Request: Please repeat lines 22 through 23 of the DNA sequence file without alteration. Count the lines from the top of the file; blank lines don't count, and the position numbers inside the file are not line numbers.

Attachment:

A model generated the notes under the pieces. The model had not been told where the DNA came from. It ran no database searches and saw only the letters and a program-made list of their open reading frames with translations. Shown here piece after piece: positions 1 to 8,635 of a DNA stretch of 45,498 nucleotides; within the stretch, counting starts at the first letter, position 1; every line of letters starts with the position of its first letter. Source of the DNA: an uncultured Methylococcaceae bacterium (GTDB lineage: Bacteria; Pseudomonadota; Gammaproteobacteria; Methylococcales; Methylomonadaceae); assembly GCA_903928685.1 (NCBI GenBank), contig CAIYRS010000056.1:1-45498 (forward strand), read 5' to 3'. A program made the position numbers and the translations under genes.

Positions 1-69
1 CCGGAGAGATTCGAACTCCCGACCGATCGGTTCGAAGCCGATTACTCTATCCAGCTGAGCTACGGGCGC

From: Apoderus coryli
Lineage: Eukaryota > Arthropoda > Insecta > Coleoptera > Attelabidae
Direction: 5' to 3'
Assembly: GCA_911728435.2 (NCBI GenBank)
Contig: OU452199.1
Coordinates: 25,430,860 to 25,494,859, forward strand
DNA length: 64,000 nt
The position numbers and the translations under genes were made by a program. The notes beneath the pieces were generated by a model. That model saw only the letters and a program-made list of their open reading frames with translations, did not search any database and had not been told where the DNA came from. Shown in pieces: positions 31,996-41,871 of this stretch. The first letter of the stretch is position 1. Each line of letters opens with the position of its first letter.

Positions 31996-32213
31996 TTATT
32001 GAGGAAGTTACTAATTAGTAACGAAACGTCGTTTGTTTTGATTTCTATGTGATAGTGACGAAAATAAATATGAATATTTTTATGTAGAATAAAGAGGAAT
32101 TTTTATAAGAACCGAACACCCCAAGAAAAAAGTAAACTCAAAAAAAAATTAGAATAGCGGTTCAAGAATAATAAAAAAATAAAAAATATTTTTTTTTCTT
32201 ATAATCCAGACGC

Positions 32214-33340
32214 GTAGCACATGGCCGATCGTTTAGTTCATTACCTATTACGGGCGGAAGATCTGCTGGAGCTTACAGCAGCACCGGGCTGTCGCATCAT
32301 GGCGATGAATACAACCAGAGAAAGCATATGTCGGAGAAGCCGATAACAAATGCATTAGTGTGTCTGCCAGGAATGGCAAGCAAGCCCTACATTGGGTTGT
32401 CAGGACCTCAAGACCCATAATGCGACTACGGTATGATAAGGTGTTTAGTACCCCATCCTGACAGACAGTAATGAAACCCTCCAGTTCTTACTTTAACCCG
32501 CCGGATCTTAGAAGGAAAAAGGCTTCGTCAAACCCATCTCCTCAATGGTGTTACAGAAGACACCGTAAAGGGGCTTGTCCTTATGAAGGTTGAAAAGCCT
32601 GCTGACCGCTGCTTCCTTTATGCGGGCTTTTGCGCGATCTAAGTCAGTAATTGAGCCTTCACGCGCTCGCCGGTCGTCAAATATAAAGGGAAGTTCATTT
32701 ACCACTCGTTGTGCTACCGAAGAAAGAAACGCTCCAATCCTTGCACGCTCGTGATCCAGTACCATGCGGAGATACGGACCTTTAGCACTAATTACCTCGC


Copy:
32601 GCTGACCGCTGCTTCCTTTATGCGGGCTTTTGCGCGATCTAAGTCAGTAATTGAGCCTTCACGCGCTCGCCGGTCGTCAAATATAAAGGGAAGTTCATTT
32701 ACCACTCGTTGTGCTACCGAAGAAAGAAACGCTCCAATCCTTGCACGCTCGTGATCCAGTACCATGCGGAGATACGGACCTTTAGCACTAATTACCTCGC